Scarlet Letter Symbolism & Themes

This Storyboard That activity is part of the lesson plans for The Scarlet Letter

The Scarlet Letter Symbolism


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Activity Overview

Themes, symbols, and motifs come alive when you use a storyboard. In this activity, students will identify themes and symbols from the book, and support their choices with details from the text. This book is particularly rich in symbolism, so as a classroom activity, students can track the rich symbolic and thematic writing Hawthorne uses.


The novel centers around the sin of Hester Prynne in her Puritan society. The sin of adultery, even though her husband is thought to have been lost at sea, is not something that can be discussed or argued about in 17th-century Boston. Hester’s sin follows her for the rest of her life, and she begins to fear that the sin of passion she shares with Dimmesdale has been embodied in her daughter Pearl, who is full of passion and light, very much unlike the standards of Puritan Boston.


Dimmesdale is haunted by his guilt from not coming forward as Pearl’s father for seven years. His internal struggles become external problems, and even the townspeople notice. When Chillingworth arrives, posing as a doctor, the townspeople believe divine providence has sent him to Boston to help their dear Reverend overcome his illness.


Hester and Pearl live in isolation during their time in Boston. They live in a small shack, and they are shunned by the townspeople for many years. They are mocked by children, avoided by adults, and Hester is often the topic of the weekly sermon at church. Her only connection to the town is through her seamstress work.


The rosebush is the one, beautiful piece of nature that blossoms against the gray of the prison in the center of town. When Hester walks out of the prison door to her punishment on the scaffold, the rosebush reflects her beauty in a sea of gray, her uniqueness in a town of judgment and frowns.


The scaffold serves as stage for many of the novel’s key moments: it is the scene of Hester’s punishment, where she stands alone holding baby Pearl, enduring the town’s shame. The reader sees Dimmesdale connected to Hester and Pearl; their first time together as a family. Chillingworth is watching this same scene and hiding in the shadows, plotting his revenge. Finally, the scaffold is where Dimmesdale delivers his final sermon, rips open his shirt, and reveals the letter “A” engraved into his chest, thus confessing his sin of adultery and crushing the dream he and Hester had of escaping to a new life in Europe.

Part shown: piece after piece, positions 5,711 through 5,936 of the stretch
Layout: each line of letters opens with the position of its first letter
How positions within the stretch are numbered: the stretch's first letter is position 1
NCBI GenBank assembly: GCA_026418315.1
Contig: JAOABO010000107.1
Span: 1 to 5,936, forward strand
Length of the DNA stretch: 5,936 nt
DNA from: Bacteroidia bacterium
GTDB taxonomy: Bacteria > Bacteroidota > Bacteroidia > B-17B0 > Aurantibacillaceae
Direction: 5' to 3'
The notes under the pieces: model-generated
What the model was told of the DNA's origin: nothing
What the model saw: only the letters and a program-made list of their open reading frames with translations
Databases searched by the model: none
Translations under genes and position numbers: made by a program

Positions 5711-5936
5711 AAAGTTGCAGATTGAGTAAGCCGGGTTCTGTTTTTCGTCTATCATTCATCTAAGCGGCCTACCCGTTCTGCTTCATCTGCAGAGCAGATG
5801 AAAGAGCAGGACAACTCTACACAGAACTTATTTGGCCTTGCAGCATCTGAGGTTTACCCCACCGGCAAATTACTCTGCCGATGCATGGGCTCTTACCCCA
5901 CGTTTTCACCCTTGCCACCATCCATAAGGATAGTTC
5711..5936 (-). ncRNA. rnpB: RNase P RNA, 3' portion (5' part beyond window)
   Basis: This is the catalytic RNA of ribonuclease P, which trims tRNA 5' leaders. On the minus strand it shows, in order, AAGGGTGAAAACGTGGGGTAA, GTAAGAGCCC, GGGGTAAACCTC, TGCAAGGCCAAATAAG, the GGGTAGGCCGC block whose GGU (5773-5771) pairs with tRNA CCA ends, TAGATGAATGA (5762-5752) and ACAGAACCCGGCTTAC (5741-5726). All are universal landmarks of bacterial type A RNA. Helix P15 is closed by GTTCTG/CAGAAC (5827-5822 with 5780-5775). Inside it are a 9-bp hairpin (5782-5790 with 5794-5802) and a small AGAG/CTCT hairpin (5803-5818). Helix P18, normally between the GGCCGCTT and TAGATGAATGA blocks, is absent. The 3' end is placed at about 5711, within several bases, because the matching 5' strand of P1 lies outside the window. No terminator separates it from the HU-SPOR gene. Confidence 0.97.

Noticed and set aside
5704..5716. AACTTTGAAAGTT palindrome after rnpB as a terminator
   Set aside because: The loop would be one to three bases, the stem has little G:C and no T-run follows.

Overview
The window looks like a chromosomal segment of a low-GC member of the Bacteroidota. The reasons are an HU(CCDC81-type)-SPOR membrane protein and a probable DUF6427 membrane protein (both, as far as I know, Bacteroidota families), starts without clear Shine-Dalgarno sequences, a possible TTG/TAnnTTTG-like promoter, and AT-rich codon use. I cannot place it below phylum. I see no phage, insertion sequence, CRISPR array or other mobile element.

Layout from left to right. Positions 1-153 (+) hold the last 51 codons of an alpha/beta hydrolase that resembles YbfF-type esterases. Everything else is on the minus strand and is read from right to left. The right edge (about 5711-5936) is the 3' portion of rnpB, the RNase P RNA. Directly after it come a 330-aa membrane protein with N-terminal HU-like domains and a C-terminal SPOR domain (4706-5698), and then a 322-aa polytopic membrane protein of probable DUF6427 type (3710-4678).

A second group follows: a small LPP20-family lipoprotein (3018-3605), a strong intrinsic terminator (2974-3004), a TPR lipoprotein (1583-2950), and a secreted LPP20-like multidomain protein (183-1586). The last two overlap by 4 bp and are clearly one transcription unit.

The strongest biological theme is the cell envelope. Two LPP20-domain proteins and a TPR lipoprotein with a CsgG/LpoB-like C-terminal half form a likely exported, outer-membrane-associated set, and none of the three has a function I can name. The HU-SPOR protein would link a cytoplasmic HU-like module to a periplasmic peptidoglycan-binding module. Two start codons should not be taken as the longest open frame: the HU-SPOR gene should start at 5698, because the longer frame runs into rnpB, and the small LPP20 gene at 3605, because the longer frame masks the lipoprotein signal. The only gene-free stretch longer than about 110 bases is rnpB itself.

The Letter “A”

The letter A, for “Adultery”, is, at first, a source of shame and guilt for Hester. As time wears on and Hester works among the people, however, it comes to mean “Able”, because she is a quiet, prudent worker who does a lot for those in need. While Hester, Dimmesdale, and Pearl are united on the scaffold in the middle of the night, a meteor in the shape of an “A” lights up the sky, signifying to the reader that this is the family we have been waiting to be revealed. Finally, it is said that when Dimmesdale rips open his shirt, as he dies after his Election Day sermon, the letter “A” was engraved into his chest, signifying his part in the affair with Hester, and his guilt for allowing Hester to carry their burdensome secret alone.

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Template and Class Instructions

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Student Instructions

Create a storyboard that identifies recurring themes in The Scarlet Letter. Illustrate instances of each theme and write a short description below each cell.

  1. Click "Start Assignment".
  2. Identify the theme(s) from The Scarlet Letter you wish to include and replace the "Theme 1" text.
  3. Create an image for the example(s) that represents this theme.
  4. Write a description of each of the examples.
  5. Save and submit the assignment.

Template: Theme


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